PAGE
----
Sunday 26 October 2008

big badda boom

So we had the big family do today: the one that my relative D organised to celebrate my Mum's 80th in front of the wider family.

My day didn't start too well. I'd been up until 2am burning a slide show to disc and setting it to music (a desperate attempt to regain some sort of input in a day that had been taken out of my hands). I woke at 7am and hurried across the country to pick up my Niece, only to find that I could have slept in an extra hour since the clocks had gone back the night before... We got to the Home in good time and found Mum in her wheelchair, unable to take a single step now, so that I had to lift her up and place her in the car seat. She made horrible noises of pain even though I was as gentle as I could be.

When we got to the venue, it was beginning to spit with rain, but I had my golf umbrella prepared. Mum still complained that she was getting wet [ * important]. We got her inside and found that the function room was upstairs and there was, of course, no elevator. Mum announced that she needed the toilet and my Niece and another relative took her into the Ladies. Then the relative came out to tell me that my Mum needed a new skirt and underwear [ * Mum had thought it was the rain making her wet, but it hadn't been]. I drove back to the home with D, where we ended up having to search the laundry for clean underwear.

Back at the Inn, some male relatives had supervised Mum's ascension to the upper floor in her wheelchair, carried aloft like the Queen of Sheba. My female relatives got Mum changed and we began the meal. The food was excellent but Mum was pretty out of it: she didn't really recognise anyone save me and D and didn't take part in any conversation. I had to cut up her food for her. She was falling asleep before the dessert came.

We trooped back to the Home, where the Function room had been laid out very nicely by the Care staff for the second half of the celebration, where Mum's fellow residents could join us. There was a full buffet but none of us were hungry any more. Mum was quite bewildered now and didn't seem to understand where she was: she kept saying that she would need to go upstairs to use the toilet, and I couldn't make her understand that she was back home now and mere metres from her own facilities. While everyone else enjoyed the slide show, Mum couldn't keep her attention on the screen and ended up looking sideways at something else.

It seemed to me that poor Mum was being put through an assault course of demands and psychological disorientation and, not for the first time, I questioned who this was all being done for.

By 6pm the relatives were beginning to say their goodbyes and I had formed two conclusions about the day:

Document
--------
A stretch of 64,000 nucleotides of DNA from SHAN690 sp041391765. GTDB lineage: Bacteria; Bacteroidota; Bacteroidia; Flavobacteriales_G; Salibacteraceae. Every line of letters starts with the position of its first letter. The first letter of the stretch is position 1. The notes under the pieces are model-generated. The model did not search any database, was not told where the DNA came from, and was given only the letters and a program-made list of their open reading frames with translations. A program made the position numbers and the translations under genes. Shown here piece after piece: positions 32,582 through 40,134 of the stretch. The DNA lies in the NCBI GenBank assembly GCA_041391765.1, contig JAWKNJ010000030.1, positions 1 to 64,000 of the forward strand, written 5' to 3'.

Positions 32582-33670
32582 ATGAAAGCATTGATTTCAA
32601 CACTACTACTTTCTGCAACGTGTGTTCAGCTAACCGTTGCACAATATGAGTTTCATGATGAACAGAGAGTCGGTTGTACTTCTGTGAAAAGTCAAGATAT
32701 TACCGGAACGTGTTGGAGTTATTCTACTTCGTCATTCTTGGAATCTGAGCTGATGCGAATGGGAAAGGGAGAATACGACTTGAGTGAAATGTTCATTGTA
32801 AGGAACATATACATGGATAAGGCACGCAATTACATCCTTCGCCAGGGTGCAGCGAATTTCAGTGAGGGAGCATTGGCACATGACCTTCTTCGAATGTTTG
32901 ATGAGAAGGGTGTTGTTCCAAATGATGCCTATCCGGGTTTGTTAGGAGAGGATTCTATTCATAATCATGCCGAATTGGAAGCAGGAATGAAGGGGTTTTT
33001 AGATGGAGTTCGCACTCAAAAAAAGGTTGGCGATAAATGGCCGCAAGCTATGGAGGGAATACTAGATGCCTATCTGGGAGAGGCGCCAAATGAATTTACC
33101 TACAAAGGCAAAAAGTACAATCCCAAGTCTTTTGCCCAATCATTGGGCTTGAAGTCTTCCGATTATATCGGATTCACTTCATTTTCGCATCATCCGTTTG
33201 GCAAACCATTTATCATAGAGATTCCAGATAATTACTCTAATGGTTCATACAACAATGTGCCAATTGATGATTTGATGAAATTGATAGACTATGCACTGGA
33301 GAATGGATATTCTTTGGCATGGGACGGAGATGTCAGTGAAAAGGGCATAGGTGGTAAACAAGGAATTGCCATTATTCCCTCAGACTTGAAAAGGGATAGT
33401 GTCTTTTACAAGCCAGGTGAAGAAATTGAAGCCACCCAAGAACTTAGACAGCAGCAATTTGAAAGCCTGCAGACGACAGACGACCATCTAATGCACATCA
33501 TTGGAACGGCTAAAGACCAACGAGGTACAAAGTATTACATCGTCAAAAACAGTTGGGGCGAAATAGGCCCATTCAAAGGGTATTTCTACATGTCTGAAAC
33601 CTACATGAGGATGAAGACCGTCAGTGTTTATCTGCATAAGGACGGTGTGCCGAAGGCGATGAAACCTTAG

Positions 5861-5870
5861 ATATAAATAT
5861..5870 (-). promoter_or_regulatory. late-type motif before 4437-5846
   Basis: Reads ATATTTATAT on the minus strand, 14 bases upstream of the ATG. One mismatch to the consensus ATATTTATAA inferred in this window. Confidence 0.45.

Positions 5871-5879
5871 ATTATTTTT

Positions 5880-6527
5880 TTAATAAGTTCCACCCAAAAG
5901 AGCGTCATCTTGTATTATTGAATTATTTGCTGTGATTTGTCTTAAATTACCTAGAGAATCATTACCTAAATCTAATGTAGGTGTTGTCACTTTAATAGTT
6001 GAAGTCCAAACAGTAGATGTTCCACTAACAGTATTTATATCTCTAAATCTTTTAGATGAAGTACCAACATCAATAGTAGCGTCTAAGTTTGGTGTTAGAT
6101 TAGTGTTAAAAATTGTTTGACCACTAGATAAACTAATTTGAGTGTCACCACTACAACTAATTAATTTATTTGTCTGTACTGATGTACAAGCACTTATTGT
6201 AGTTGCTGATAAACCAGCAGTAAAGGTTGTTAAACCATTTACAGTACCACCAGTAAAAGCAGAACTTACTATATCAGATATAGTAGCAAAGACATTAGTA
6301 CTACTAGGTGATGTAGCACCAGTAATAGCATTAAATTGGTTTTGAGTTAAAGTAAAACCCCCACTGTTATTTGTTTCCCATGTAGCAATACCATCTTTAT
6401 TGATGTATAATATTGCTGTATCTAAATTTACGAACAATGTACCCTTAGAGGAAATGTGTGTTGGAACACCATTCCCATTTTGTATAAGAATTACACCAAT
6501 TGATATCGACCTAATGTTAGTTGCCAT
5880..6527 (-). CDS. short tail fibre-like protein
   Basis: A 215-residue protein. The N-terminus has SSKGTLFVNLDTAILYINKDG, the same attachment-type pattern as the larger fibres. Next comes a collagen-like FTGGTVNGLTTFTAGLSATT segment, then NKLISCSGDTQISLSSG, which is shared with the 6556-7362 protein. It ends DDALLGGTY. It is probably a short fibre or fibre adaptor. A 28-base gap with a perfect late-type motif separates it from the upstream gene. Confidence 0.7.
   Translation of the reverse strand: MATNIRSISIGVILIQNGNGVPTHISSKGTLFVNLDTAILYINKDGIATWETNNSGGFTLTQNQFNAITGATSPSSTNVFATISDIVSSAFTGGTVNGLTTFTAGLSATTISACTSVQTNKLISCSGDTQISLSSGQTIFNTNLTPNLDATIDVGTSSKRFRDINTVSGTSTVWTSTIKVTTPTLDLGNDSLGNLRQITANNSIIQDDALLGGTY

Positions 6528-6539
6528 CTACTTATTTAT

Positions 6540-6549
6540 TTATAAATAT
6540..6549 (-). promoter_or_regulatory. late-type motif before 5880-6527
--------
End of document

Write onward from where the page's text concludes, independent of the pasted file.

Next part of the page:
(1) I was glad that the wider family had finally seen where Mum is now living, and were impressed with the facilities
(2) D had learned that she can't do this to Mum again (I made sure she acknowledged it out loud)

An odd thing happened to me today. One of the new additions to our family by marriage is a capable chap I'll call C. During his student years he had done a stint working with the elderly and infirm and he spent the day being very practical and take-charge. He was wonderful with Mum. After a year of coping single-handed with this situation, it seemed like I was constantly chasing my tail today, running around looking for my car key (in the ignition), thinking that someone had stolen my umbrella (again in the car), losing the DVD with the slide show (again in the car). I was hot and sweaty and confused and I found myself wiping tears from my itchy eyes and telling C that I believed his competence was allowing me to finally let myself go to pieces a bit.

Saturday 25 October 2008

the hole in the wall

My last entry provoked an anonymous response which I found both comforting and illuminating.

The Commenter, who is in a remarkably similar position to myself with regard to her/his Mother, reassured me that my feelings of coldness and distance are sometimes a necessary protection for the Carer.

But I was particularly struck by a wonderfully apt description of how it feels to talk to our relatives with dementia:

"It's like I'm trying to talk to her through a hole in the wall and the hole is getting smaller and smaller."

I would have been delighted to come up with such a perfect simile. Somehow, for me, the more precisely I can describe an event or situation in my writing here the more tolerable I find it. I can only hope that my anonymous friend gains an equal comfort.

Thursday 23 October 2008

grief and guilt